Aging skin is an inevitable process that occurs as we gradually get older. Several factors have been associated with this process which include both genetic and environmental factors.Exposure to sun, pollution, and various chemicals have been known to cause skin and/or DNA damage speeding the aging process.A number of changes to the skin may occur as a result including skin atrophy, telangiectacia, fine and deep wrinkles, yellowing (solar elastosis) and dyspigmentation.Furthermore, a number of additional physical/environment factors including poor diet, lack of exercise, caffeine intake, smoking and drug use are additional factors known to speed the aging process.
Facial anatomy remains one of the fundamental aspects for any facial esthetic regimen and the dentist is well situated as much educational background is provided during dental school. It remains important to understand and review facial anatomy, facial features and facial landmarks to safely implement the various therapies described. The face is comprised of various layers including the skin, connective tissue, subcutaneous fat layers as well as muscles, ligaments and underlying bone. Within this network, an array of arteries, veins and nerves also exist.
As such, the role of the clinician in understanding these facial features, characteristics and the anatomy underlying the face becomes pivotal to minimize and counteract the aging process. The desire to achieve a rejuvenated look has become increasingly popular owing to its generally lower costs associated with treatment (when compared to the 90s for instance) which has made it more frequently accessible to more individuals.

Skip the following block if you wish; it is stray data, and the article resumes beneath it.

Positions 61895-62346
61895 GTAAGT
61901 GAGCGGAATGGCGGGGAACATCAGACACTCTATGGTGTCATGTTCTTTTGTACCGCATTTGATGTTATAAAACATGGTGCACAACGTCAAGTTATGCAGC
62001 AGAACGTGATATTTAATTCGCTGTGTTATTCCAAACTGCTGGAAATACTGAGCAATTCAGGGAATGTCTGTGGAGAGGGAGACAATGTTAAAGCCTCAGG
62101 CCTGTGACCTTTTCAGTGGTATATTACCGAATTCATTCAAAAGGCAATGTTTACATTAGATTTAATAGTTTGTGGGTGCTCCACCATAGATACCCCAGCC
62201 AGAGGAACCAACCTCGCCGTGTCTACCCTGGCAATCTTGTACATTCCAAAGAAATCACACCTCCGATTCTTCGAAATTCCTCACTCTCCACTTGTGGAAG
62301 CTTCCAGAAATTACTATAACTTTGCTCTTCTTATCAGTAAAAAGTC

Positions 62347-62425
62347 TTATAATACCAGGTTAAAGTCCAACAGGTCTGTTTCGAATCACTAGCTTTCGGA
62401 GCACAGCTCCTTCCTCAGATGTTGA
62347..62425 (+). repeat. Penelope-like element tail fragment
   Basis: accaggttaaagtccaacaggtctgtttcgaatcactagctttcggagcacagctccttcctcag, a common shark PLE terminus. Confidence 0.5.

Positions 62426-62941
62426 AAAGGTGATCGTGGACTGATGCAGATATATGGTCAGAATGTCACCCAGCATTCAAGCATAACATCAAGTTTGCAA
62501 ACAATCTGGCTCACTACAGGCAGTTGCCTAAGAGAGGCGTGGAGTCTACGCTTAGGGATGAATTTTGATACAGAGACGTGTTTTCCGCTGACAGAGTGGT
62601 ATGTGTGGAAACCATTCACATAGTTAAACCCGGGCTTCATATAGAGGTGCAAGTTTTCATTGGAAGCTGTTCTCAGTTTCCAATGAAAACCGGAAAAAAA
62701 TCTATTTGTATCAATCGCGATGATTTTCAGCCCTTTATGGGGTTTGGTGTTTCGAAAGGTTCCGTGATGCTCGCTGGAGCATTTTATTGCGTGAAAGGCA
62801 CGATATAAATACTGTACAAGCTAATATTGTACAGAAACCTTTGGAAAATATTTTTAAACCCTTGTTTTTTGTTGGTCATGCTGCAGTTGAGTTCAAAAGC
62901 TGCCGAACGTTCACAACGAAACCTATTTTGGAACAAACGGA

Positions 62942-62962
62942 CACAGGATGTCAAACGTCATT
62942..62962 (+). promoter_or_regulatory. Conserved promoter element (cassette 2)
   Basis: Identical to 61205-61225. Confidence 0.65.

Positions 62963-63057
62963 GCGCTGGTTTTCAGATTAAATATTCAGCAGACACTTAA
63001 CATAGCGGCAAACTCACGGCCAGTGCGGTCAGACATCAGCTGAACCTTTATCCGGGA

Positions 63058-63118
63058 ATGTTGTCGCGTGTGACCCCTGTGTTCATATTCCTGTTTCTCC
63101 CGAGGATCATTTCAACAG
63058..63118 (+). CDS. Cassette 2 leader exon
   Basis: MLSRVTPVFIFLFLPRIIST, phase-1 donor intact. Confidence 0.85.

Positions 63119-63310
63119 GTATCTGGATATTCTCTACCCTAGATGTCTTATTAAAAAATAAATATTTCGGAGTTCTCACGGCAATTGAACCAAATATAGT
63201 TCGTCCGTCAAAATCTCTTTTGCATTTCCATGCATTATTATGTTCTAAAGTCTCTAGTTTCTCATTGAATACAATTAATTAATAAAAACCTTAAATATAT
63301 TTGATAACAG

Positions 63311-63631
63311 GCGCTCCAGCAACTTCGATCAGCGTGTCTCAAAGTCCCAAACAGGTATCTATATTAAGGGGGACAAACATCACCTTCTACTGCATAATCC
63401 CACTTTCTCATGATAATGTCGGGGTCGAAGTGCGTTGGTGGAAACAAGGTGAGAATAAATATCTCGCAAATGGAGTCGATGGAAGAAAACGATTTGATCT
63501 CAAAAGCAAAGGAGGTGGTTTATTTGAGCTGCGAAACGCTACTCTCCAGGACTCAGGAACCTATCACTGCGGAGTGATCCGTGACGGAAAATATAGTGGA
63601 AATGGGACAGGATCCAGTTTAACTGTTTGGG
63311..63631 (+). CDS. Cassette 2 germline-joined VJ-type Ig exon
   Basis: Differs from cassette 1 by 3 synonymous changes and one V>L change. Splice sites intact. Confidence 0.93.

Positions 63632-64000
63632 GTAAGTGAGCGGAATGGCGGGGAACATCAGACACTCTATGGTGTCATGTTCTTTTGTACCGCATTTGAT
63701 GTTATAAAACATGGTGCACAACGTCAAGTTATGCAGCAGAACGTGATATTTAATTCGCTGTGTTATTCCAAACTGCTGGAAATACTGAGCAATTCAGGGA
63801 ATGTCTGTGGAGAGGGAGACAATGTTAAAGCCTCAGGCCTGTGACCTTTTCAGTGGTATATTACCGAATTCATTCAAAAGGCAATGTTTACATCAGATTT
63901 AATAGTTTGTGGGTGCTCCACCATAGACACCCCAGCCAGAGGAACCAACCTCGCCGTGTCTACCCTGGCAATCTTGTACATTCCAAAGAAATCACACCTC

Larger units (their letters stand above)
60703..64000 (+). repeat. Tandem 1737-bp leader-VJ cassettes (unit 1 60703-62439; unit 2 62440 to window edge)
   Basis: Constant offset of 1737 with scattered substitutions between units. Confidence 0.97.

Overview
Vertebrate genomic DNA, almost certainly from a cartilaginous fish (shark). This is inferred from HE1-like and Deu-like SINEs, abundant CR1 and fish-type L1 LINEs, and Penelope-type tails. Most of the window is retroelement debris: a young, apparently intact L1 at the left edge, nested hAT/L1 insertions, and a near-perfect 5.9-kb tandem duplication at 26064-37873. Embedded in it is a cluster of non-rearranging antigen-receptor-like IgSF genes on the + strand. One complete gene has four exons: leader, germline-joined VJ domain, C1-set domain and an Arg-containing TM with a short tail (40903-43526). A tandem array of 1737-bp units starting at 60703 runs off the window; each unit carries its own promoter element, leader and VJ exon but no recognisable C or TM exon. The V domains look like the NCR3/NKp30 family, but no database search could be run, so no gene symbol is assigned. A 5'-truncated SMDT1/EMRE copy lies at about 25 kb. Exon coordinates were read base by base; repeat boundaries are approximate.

Characteristics of age-related facial anatomy changes
Regardless of how beautiful one’s appearance was in their youth, age-related changes and loss of facial volume and features is inevitable. These are often more pronounced and specific to certain areas. A gradual loss of soft tissue occurs in the upper midface region in conjunction with a downward migration of superficial buccal fat. Consequently, the upside-down triangle associated with a youthful look becomes inversed with a larger proportion of soft tissue drooping below the midface found with aging. Both males and females tend to have different ideal characteristics when assessing overall attractiveness and the rate of aging varies between all individuals based on genetics, environmental factors, sex and ethnicity.
Subcutaneous fat and connective tissue
The subcutaneous fat embedded in the connective tissue of the face acts as a ‘volumizing cushion’ of facial soft tissues. It plays a prominent role protecting the face from external injury but also ensures a continuous supply of essential fluids and nutrients to facial tissues. In the face, areas with high fat compartments are typically well defined and homogeneous in layer. These include the cheeks, nasolabial folds, the glabella, and the jaw-chin region. In older patients, this specific tissue decreases with age with a resulting atrophy typically caused from reduced blood flow. Notice also that a very thin subcutaneous fat layer exists in the area of the temples and forehead, and almost none exists in the periorbital and perioral region. These areas are therefore more prone to wrinkles and folds with aging and are one of the first visible sign of facial aging in individuals.
A prominent and complex blood vascular network exists practically throughout the entire region of the face. The peripheral skin layers receive its blood supply from fine capillary vessels. These small vessels allow adequate diffusion into all blood layers. When injecting into areas of the face, a thorough knowledge regarding the whereabouts of the major blood vessels is crucial. This will avoid potential complications related to intravascular injections, most commonly reported with fillers. Importantly, the anatomy of the facial arteries and veins is important.
Along with blood supply to the face, a complex innervation system exists within the face mainly from 2 sources: the trigeminal and the facial nerve. The sensory innervation of the face is provided by the trigeminal nerve. This nerve is divided into 3 branches including the V1 ophthalmic nerve which exists the orbit via the supraorbital foramen and fissure and supplies sensation to the upper part of the face. The V2 maxillary nerve which exists from the infraorbital foramen and innervates the midface. And the V3 mandibular nerve that innervates the mandibular and temporal regions.